that the bank's negligence in dishonoring the properly funded check of appellant
might not have been attended with malice and bad faith, as appellee [bank]
submits, nevertheless, it is the result of lack of due care and caution expected of an
employee of a firm engaged in so sensitive and accurately demanding task as
banking."

In Simex International (Manila), Inc, vs. Court of Appeals, 183 SCRA 360, 367
(1990), and Bank of Philippine Islands vs. IAC, et al., 206 SCRA 408, 412-413 (1992),
this Court had occasion to stress the fiduciary nature of the relationship between a
bank and its depositors and the extent of diligence expected of the former in
handling the accounts entrusted to its care, thus: Lex-juris
"In every case, the depositor expects the bank to treat his account with
the utmost fidelity, whether such account consists only of a few
hundred pesos or of millions. The bank must record every single
transaction accurately, down to the last centavo, and as promptly as
possible. This has to be done if the account is to reflect at any given
time the amount of money the depositor can dispose of as he sees fit,
confident that the bank will deliver it as and to whomever he directs. A
blunder on the part of bank, such as the dishonor of a check without
good reason, can cause the depositor not a little embarrassment if not
also financial loss and perhaps even civil and criminal litigation.
The point is that as a business affected with public interest and
because of the nature of its functions, the bank is under obligation to
treat the account of its depositors with meticulous care, always having
in mind the fiduciary nature of their relationship. x x x"
In the recent case of Philippine National Bank vs. Court of Appeals, we held that "a
bank is under obligation to treat the accounts of its depositors with meticulous care
whether such account consists only of a few hundred pesos or of millions of pesos.
Responsibility arising from negligence in the performance of every kind of obligation
is demandable. While petitioner's negligence in this case may not have been
attended with malice and bad faith, nevertheless, it caused serious anxiety,
embarrassment and humiliation". Hence we ruled that the offended party in said
case was entitled to recover reasonable moral damages.
Even if malice or bad faith was not sufficiently proved in the instant case, the fact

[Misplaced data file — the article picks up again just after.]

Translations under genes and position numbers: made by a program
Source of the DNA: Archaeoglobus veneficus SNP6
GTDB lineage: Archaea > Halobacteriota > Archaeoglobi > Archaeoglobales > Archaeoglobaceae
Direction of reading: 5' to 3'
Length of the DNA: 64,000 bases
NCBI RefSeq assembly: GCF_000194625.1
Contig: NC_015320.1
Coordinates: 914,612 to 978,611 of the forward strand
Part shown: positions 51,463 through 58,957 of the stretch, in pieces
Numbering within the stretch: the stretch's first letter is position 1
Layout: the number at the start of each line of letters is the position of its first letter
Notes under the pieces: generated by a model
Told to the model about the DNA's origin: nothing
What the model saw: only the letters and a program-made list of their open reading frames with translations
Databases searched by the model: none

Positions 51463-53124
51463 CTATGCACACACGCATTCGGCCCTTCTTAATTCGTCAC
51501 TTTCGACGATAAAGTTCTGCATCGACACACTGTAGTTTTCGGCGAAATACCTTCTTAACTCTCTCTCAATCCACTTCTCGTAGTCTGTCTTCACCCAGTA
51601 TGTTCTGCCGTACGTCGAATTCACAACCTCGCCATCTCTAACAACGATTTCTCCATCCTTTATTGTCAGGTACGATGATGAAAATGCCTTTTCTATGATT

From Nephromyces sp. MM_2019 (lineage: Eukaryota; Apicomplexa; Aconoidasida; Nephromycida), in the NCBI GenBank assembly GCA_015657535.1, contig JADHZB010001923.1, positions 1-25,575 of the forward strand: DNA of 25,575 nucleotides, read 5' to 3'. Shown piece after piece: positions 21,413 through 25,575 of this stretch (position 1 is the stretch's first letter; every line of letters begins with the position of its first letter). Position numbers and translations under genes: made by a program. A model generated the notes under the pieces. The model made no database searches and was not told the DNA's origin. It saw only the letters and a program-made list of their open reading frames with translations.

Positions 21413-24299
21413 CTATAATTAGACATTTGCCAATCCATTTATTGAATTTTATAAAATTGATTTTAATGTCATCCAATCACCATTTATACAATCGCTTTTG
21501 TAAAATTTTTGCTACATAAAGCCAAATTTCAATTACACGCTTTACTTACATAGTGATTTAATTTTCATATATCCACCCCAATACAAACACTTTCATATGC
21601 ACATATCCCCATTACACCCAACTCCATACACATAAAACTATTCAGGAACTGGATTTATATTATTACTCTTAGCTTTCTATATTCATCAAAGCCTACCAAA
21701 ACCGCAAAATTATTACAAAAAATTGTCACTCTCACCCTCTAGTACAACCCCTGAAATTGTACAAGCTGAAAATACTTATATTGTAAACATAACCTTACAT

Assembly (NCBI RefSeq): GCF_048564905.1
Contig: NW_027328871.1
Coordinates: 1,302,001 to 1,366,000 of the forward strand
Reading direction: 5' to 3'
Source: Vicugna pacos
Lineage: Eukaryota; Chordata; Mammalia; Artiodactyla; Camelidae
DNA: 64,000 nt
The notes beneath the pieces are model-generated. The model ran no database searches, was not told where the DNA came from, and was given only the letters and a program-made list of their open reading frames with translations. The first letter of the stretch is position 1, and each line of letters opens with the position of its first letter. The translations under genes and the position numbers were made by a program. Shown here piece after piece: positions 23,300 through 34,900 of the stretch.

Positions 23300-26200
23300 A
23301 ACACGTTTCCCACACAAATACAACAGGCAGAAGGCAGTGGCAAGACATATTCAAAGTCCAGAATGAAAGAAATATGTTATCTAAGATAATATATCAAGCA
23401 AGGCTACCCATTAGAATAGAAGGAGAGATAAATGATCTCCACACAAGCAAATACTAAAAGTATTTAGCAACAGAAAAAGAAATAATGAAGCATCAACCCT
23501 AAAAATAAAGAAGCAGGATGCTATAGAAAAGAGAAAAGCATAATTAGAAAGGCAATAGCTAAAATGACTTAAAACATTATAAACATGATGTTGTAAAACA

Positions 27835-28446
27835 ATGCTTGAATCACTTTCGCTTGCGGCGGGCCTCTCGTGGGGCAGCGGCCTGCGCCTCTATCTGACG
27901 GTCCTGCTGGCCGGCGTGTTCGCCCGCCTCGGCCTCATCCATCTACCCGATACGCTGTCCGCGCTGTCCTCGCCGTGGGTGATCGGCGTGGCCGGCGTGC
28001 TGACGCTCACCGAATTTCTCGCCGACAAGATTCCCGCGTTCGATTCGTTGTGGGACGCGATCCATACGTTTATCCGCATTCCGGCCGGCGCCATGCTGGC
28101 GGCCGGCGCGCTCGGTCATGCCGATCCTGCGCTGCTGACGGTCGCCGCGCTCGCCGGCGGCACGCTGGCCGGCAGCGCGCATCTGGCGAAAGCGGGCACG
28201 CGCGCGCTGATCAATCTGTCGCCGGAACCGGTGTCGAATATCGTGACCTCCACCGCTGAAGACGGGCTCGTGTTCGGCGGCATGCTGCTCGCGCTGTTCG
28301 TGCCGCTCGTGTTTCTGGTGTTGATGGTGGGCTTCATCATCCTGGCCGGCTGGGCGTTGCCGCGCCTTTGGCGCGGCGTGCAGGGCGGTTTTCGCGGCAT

remains that petitioner has committed a serious mistake. It dishonored the check
issued by the private respondent who turned out to have sufficient funds with
petitioner. The bank's negligence was the result of lack of due care and caution
required of managers and employees of a firm engaged in so sensitive and
demanding business as banking. Accordingly, the award of moral damages by the
respondent Court of Appeals could not be said to be in error nor in grave abuse of
its discretion. Juri-smis
There is no hard-and-fast rule in the determination of what would be a fair amount
of moral damages since each case must be governed by its own peculiar facts. The
yardstick should be that it is not palpably and scandalously excessive. In our view,

the award of P100,000.00 is reasonable, considering the reputation and social


standing of private respondent Leticia T. Valenzuela.
The law allows the grant of exemplary damages by way of example for the public
good. The public relies on the banks' sworn profession of diligence and
meticulousness in giving irreproachable service. The level of meticulousness must
be maintained at all times by the banking sector. Hence, the Court of Appeals did
not err in awarding exemplary damages. In our view, however, the reduced amount
of P20,000.00 is more appropriate. Jj-juris
The award of attorney's fees is also proper when exemplary damages are awarded
and since private respondent was compelled to engage the services of a lawyer and
incurred expenses to protect her interest. The standards in fixing attorney's fees
are: (1) the amount and the character of the services rendered; (2) labor, time and